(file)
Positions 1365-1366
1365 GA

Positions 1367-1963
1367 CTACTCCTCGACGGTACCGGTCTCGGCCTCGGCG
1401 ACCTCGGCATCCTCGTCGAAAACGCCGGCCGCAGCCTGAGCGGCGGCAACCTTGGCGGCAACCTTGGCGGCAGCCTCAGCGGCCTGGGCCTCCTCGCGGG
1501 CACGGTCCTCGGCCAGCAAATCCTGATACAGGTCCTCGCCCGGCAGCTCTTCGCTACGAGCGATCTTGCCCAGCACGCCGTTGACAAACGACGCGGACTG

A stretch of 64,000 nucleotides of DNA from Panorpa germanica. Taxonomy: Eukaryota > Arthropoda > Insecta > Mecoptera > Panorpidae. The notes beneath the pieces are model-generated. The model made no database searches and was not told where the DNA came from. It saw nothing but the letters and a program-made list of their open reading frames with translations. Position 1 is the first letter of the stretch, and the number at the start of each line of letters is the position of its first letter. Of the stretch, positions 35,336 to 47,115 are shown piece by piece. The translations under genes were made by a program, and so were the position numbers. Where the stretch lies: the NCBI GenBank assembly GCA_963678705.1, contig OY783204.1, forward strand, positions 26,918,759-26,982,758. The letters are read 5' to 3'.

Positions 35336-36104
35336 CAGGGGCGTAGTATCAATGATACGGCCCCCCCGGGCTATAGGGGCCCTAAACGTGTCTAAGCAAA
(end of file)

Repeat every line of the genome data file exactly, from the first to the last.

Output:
Positions 1365-1366
1365 GA

Positions 1367-1963
1367 CTACTCCTCGACGGTACCGGTCTCGGCCTCGGCG
1401 ACCTCGGCATCCTCGTCGAAAACGCCGGCCGCAGCCTGAGCGGCGGCAACCTTGGCGGCAACCTTGGCGGCAGCCTCAGCGGCCTGGGCCTCCTCGCGGG
1501 CACGGTCCTCGGCCAGCAAATCCTGATACAGGTCCTCGCCCGGCAGCTCTTCGCTACGAGCGATCTTGCCCAGCACGCCGTTGACAAACGACGCGGACTG

A stretch of 64,000 nucleotides of DNA from Panorpa germanica. Taxonomy: Eukaryota > Arthropoda > Insecta > Mecoptera > Panorpidae. The notes beneath the pieces are model-generated. The model made no database searches and was not told where the DNA came from. It saw nothing but the letters and a program-made list of their open reading frames with translations. Position 1 is the first letter of the stretch, and the number at the start of each line of letters is the position of its first letter. Of the stretch, positions 35,336 to 47,115 are shown piece by piece. The translations under genes were made by a program, and so were the position numbers. Where the stretch lies: the NCBI GenBank assembly GCA_963678705.1, contig OY783204.1, forward strand, positions 26,918,759-26,982,758. The letters are read 5' to 3'.

Positions 35336-36104
35336 CAGGGGCGTAGTATCAATGATACGGCCCCCCCGGGCTATAGGGGCCCTAAACGTGTCTAAGCAAA